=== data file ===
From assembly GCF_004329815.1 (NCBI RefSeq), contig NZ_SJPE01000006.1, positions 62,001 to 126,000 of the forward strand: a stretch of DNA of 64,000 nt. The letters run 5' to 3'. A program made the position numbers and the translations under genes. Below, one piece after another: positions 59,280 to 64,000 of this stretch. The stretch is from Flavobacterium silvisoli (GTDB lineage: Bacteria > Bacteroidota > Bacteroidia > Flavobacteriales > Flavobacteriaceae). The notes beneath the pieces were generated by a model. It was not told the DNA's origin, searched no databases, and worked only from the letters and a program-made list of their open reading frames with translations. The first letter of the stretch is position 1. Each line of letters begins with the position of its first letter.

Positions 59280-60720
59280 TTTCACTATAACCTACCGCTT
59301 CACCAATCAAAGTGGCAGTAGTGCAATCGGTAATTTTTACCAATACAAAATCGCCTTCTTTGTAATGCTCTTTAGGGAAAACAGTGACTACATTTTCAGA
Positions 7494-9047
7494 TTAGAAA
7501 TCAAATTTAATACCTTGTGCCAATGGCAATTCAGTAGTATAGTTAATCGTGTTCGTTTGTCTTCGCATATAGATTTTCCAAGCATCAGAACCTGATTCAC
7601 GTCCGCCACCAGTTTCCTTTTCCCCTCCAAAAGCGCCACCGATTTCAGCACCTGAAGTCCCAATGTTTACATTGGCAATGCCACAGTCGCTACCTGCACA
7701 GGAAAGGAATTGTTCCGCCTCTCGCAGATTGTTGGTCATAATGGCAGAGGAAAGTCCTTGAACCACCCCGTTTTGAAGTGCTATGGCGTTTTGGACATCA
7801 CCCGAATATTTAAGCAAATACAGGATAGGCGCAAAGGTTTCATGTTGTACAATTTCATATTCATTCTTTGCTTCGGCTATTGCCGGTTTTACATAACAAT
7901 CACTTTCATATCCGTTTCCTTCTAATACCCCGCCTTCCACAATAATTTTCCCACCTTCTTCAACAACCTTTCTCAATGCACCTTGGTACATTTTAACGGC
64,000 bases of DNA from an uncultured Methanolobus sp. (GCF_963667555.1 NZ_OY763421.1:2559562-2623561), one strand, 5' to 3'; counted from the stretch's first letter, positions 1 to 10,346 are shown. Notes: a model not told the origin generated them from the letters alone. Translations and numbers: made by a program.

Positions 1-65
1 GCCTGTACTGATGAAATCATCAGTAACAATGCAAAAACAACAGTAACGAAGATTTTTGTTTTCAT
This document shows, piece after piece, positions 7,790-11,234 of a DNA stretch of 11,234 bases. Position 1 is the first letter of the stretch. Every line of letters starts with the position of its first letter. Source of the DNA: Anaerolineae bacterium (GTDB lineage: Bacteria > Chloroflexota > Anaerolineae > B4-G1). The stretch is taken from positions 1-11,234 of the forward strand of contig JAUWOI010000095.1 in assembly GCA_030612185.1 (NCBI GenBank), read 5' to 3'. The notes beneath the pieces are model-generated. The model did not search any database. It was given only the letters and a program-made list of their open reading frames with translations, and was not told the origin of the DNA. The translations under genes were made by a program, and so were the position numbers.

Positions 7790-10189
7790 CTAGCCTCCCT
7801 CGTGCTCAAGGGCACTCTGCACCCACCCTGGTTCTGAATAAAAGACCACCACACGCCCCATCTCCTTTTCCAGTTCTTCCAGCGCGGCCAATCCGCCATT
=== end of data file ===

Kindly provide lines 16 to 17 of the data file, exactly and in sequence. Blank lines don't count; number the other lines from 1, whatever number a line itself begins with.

Positions 7790-10189
7790 CTAGCCTCCCT